By James Michaud
They say that good things come to those who wait. Throughout our lives, we’re repeatedly lectured about the benefits of delayed gratification. Google the concept and you’ll read about the importance of “impulse control” and how deferring near-term rewards to a later date is considered by many psychologists to be an important component of emotional maturity and intelligence.
The problem is, when you’re a powder-loving east-coast skier who a) doesn’t live within a short drive of the mountains and b) isn’t blessed with a highly flexible work schedule to allow for storm chasing, waiting patiently for a dump of snow to coincide with whichever days that you have penciled-in for skiing generally isn’t viewed as a winning strategy. To increase our odds for fresh snow, many of us go on a couple advance-booked vacations out west each season. But while the mountains out there have a better chance of providing good or great conditions on any given day, the unpleasant truth of destination-trip skiing is: sometimes you get the bear; sometimes the bear gets you. You never know if you’ll be arriving at your chosen ski area in the midst of a multi-foot storm cycle or toward the end of a three-week snow drought.
To deal with that eventuality, each skier develops a personal contingency plan. Some rely on a “closest to a sure thing” approach and refuse to book anything outside the confines of Utah’s Cottonwood Canyons. Others prefer Colorado, which gets fewer big dumps, but has a reputation for excellent snow preservation. However, in addition to goosing my odds of scoring great conditions, an equally important criteria for me is avoiding big crowds that can turn each lift ride, descent, and lunch break into the skiing equivalent of a ride on New York City’s downtown 4-train during the morning rush. That’s why Wyoming’s Grand Targhee has made it to the upper echelon of my western hitlist.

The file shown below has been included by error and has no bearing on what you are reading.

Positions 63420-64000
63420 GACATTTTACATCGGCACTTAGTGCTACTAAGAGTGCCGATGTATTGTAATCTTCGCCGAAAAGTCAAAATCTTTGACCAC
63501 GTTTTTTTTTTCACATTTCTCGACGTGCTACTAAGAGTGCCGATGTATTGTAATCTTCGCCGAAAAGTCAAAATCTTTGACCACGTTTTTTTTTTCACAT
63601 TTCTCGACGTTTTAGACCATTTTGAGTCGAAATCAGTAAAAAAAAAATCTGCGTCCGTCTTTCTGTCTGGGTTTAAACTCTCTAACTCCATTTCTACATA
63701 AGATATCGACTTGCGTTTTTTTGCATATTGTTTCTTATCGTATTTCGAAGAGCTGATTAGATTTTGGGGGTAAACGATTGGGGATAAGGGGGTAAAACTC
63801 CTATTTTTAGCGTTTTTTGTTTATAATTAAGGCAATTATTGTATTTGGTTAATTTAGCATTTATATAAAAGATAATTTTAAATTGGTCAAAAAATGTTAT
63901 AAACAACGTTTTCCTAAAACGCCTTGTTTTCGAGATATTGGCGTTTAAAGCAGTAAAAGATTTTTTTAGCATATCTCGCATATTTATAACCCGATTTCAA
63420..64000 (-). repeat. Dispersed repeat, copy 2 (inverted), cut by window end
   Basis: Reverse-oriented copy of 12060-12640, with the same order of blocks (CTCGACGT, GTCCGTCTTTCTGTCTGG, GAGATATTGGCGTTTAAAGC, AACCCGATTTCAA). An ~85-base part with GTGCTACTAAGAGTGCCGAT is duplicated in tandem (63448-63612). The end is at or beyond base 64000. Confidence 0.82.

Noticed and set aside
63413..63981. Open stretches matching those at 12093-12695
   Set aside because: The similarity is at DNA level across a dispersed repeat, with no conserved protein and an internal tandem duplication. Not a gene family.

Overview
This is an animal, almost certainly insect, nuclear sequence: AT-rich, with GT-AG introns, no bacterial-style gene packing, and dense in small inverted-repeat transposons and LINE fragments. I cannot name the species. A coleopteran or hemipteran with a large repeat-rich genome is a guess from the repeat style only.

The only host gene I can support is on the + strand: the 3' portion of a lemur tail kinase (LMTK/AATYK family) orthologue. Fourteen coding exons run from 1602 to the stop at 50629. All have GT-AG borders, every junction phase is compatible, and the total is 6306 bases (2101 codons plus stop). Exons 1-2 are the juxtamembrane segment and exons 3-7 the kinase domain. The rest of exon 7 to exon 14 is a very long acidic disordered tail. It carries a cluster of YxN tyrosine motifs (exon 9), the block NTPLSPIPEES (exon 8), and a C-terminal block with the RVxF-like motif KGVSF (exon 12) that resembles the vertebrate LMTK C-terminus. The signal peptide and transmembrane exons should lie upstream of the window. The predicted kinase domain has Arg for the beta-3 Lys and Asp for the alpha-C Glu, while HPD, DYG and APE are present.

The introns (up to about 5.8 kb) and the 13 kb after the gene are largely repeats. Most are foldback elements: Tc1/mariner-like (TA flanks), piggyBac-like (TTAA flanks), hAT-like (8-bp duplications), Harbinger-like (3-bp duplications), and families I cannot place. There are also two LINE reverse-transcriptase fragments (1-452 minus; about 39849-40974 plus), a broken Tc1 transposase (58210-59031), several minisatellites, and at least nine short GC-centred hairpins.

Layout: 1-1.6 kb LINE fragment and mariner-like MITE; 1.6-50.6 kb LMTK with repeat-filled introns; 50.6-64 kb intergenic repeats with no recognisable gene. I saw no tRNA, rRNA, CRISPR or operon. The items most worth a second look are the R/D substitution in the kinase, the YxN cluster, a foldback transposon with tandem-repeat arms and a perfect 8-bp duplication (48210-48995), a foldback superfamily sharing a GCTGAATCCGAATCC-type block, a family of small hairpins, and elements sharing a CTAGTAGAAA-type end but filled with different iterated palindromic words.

By now, you’ve probably heard why Grand Targhee has become such a powder-hound favorite — more than 500 inches of bone-dry snow each season that falls consistently throughout the season, 2,000 acres of well-pitched terrain with few if any flat spots, light crowds, zero attitude, and a small, but pleasant base village. As much as I love skiing at Jackson Hole Mountain Resort and hanging out in one of the United States' true classic ski towns a few miles away, heading across the state line to Idaho’s Teton Valley, is, for me, where the real vacation begins. Driving over Teton Pass, past the iconic Spud Drive-In and through the towns of Victor and Driggs has come to mean one thing to me: I’ll be skiing powder soon. My recent trip there during the middle of December was no exception.
After settling into a spacious one-bedroom suite at the gorgeous Teton Springs Lodge in Victor, I got chatting with Director of Guest Services Bret Borschell and Night Manager Brett Upchurch at the front desk about how they were, over the Christmas holiday, launching a unique new package for their winter guests — something aimed exactly at people who want to maximize their chances of scoring powder on destination trips (more about this later in the article). We also discussed the foot or so of fresh snow that was supposed to fall overnight. As Targhee regulars, it only took a little arm-twisting to convince them to join me for some turns the next morning.